Water from heavy rain in eastern and central Texas is now swelling rivers that flow into the Gulf of Mexico, threatening towns along their banks. VOA’s Greg Flakus visited the town of Wharton, southwest of Houston, where the Colorado River is close to cresting.
Video

Video New York's One World Trade Center Observatory Opens to Public

From New Jersey to Long Island, from Northern suburbs to the Atlantic Ocean, with all of New York City in-between.  That view became available to the public Friday as the One World Trade Center Observatory opened in New York -- atop the replacement for the buildings destroyed in the September 11, 2001, attacks.  VOA’s Bernard Shusman reports.
Video

Video Seoul Sponsors Korean Unification Fair

With inter-Korean relations deteriorating over the North’s nuclear program, past military provocations and human rights abuses, many Koreans still hold out hope for eventual peaceful re-unification. VOA’s Brian Padden visited a “unification fair” held this week in Seoul, where border communities promoted the benefits of increased cooperation.
Video

Video Purple Door Coffeeshop: Changing Lives One Cup at a Time

For a quarter of his life, Kevin Persons lived on the street. Today, he is working behind the counter of an espresso bar, serving coffee and working to transition off the streets and into a home. Paul Vargas reports for VOA.
Video

Video Modular Robot Getting Closer to Reality

A robot being developed at Carnegie Mellon University has evolved into a multi-legged modular mechanical snake, able to move over rugged surfaces and explore the surroundings. Scientists say such machines could someday help in search and rescue operations. VOA’s George Putic reports.
Video

Video Shanghai Hosts Big Consumer Electronics Show

Electronic gadgets are a huge success in China, judging by the first Asian Consumer Electronics Show, held this week in Shanghai. Over the course of two days, more than 20,000 visitors watched, tested and played with useful and some less-useful electronic devices exhibited by about 200 manufacturers. VOA’s George Putic has more.
Video

Video Forced to Return Home, Afghan Refugees Face Increased Hardship

Undocumented refugees returning to Afghanistan from Pakistan have no jobs, no support system, and no home return to, and international aid agencies say they and the government are overwhelmed and under-resourced. Ayesha Tanzeem has more from Kabul.
Video

Video Britain Makes Controversial Move to Crack Down on Extremism

Britain is moving to tighten controls on extremist rhetoric, even when it does not incite violence or hatred -- a move that some are concerned might unduly restrict basic freedoms. It is an issue many countries are grappling with as extremist groups gain power in the Middle East, fueled in part by donations and fighters from the West. VOA’s Al Pessin reports from London.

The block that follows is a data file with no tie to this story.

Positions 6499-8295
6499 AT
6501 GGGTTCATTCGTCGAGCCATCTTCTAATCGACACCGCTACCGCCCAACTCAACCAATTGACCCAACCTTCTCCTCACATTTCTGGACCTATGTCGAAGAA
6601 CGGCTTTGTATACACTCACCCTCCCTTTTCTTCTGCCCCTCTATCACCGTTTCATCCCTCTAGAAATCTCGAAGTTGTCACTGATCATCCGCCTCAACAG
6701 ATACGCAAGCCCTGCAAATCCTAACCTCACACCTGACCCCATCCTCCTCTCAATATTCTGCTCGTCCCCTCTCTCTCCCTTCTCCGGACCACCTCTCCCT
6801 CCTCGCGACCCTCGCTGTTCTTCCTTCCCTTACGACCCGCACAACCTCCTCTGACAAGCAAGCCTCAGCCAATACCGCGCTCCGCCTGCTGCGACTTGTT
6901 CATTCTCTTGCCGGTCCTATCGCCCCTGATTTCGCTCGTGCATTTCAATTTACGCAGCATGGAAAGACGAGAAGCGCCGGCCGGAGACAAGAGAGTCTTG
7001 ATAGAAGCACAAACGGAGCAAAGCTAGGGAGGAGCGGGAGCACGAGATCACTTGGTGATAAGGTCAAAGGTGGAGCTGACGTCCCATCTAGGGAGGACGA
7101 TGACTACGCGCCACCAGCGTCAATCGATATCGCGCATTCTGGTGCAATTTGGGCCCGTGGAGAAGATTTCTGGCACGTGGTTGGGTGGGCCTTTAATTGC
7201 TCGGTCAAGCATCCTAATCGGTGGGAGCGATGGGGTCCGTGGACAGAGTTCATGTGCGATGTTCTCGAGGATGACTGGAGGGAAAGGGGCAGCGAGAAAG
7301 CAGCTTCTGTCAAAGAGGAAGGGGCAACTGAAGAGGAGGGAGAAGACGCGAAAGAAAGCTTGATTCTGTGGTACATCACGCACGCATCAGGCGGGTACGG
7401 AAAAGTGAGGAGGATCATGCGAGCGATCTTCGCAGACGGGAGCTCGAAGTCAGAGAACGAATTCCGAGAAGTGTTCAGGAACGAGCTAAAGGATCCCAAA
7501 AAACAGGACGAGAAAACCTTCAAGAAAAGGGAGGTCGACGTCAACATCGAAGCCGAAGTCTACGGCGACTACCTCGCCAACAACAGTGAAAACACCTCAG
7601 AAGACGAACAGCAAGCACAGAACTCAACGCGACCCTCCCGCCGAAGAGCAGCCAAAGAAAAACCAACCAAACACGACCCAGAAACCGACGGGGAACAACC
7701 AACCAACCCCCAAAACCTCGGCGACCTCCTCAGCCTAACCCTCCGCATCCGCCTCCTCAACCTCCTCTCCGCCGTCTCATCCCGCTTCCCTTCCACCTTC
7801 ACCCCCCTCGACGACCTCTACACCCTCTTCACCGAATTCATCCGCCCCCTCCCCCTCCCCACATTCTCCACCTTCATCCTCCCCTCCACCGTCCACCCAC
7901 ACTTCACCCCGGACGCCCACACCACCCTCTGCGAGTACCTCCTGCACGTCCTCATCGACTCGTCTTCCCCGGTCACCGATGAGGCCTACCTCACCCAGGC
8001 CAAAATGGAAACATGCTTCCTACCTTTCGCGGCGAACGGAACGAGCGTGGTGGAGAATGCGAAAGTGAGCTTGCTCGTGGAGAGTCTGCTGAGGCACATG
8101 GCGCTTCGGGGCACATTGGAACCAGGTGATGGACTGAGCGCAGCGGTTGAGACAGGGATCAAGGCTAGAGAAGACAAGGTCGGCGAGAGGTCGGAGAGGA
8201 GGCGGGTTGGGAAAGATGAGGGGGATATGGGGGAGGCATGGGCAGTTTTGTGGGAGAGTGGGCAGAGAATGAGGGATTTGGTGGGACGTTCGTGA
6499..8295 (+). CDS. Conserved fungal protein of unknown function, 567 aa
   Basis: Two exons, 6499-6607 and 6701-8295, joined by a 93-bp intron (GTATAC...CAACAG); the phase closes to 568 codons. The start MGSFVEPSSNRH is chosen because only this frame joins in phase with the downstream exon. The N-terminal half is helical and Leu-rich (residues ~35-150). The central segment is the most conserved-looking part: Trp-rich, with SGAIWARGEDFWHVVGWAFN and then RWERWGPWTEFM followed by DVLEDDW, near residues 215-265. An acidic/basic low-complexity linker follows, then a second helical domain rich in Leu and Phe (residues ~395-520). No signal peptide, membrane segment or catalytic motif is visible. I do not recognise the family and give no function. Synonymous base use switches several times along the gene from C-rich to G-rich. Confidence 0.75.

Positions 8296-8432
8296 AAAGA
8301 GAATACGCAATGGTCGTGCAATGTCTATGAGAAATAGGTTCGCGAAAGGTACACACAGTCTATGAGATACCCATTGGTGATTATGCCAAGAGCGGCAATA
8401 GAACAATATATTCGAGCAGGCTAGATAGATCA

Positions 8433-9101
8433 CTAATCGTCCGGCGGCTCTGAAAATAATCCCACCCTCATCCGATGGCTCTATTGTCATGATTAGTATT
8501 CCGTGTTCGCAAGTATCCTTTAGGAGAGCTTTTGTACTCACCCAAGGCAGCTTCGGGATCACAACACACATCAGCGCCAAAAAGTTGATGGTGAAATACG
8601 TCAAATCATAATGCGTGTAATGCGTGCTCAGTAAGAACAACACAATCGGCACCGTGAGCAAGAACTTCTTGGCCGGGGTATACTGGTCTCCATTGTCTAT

Video

Video 3D Printer Makes Replica of Iconic Sports Car

Cars with parts made by 3D printers are already on the road, but engineers are still learning about this new technology. While testing the possibility of printing an entire car, researchers at the U.S. Department of Energy recently created an electric-powered replica of an iconic sports roadster. VOA’s George Putic has more.
Video

Video Al-Shabab Recruitment Drive Still on In Kenya

The al-Shabab militants that have long battled for control of Somalia also have recruited thousands of young people in Kenya, leaving many families disconsolate. Mohammed Yusuf recently visited the Kenyan town of Isiolo, and met with relatives of those recruited, as well as a many who have helped with the recruiting.
Video

Video A Small Oasis on Kabul's Outskirts Provides Relief From Security Tensions

When people in Kabul want to get away from the city and relax, many choose Qargha Lake, a small resort on the outskirts of Kabul. Ayesha Tanzeem visited and talked with people about the precious oasis.
Video

Video Kenyans Lament Losing Sons to al-Shabab

There is agony, fear and lost hope in the Kenyan town of Isiolo, a key target of a new al-Shabab recruitment drive. VOA's Mohammed Yusuf visits Isiolo to speak with families and at least one man who says he was a recruiter.
Video

Video Scientists Say Plankton More Important Than Previously Thought

Tiny ocean creatures called plankton are mostly thought of as food for whales and other large marine animals, but a four-year global study discovered, among other things, that plankton are a major source of oxygen on our planet. VOA’s George Putic reports.
Video

Video Kenya’s Capital Sees Rise in Shisha Parlors

In Kenya, the smoking of shisha, a type of flavored tobacco, is the latest craze. Patrons are flocking to shisha parlors to smoke and socialize. But the practice can be addictive and harmful, though many dabblers may not realize the dangers, according to a new review. Lenny Ruvaga has more on the story for VOA from Nairobi, Kenya.

VOA Blogs